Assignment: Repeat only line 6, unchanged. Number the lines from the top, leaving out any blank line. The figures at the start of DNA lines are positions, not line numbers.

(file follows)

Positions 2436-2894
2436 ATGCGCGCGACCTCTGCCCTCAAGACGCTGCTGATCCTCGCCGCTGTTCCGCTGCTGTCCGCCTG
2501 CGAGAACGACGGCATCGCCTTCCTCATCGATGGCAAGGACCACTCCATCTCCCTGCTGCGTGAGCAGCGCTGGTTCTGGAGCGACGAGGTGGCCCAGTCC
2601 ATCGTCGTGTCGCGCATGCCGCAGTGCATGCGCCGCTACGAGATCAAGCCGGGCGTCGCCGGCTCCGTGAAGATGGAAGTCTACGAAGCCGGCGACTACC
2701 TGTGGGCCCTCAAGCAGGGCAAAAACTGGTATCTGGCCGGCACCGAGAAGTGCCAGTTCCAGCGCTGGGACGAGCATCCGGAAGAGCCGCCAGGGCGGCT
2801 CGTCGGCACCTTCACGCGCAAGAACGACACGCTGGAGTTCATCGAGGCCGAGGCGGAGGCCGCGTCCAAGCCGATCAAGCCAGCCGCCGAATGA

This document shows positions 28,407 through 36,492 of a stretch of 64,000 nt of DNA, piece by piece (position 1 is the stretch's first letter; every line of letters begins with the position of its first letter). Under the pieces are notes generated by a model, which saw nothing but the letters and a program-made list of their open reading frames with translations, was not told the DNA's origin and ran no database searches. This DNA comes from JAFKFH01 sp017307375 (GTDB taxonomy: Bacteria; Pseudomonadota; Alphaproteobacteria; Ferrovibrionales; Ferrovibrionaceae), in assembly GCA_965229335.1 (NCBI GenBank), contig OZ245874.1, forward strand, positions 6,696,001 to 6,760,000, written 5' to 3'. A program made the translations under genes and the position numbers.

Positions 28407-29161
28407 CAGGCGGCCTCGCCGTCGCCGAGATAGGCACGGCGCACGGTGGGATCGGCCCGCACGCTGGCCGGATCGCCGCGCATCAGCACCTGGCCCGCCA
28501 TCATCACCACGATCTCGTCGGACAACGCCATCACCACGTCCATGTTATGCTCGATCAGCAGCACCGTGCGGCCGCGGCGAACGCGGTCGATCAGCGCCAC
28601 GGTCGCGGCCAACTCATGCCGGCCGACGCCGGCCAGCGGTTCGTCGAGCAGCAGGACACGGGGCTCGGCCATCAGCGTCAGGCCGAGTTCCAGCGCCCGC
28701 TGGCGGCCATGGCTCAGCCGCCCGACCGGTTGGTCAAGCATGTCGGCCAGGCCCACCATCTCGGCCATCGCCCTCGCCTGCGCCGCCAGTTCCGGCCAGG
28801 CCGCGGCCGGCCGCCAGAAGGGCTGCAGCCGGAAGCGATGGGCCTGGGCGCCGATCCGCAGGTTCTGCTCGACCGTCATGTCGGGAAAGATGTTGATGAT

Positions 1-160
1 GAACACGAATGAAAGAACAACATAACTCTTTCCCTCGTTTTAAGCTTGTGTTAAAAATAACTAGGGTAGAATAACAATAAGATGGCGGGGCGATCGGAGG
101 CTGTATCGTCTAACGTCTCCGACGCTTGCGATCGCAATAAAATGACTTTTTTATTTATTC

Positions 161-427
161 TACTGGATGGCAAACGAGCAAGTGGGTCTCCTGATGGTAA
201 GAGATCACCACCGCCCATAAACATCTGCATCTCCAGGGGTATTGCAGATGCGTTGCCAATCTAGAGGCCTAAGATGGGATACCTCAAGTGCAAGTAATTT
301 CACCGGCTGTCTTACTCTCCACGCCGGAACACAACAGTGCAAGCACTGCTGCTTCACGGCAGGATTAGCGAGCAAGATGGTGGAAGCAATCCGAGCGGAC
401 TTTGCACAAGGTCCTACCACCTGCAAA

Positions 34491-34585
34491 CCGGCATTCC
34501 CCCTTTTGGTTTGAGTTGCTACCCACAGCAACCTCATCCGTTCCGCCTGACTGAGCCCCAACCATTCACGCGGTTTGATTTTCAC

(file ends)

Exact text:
2801 CGTCGGCACCTTCACGCGCAAGAACGACACGCTGGAGTTCATCGAGGCCGAGGCGGAGGCCGCGTCCAAGCCGATCAAGCCAGCCGCCGAATGA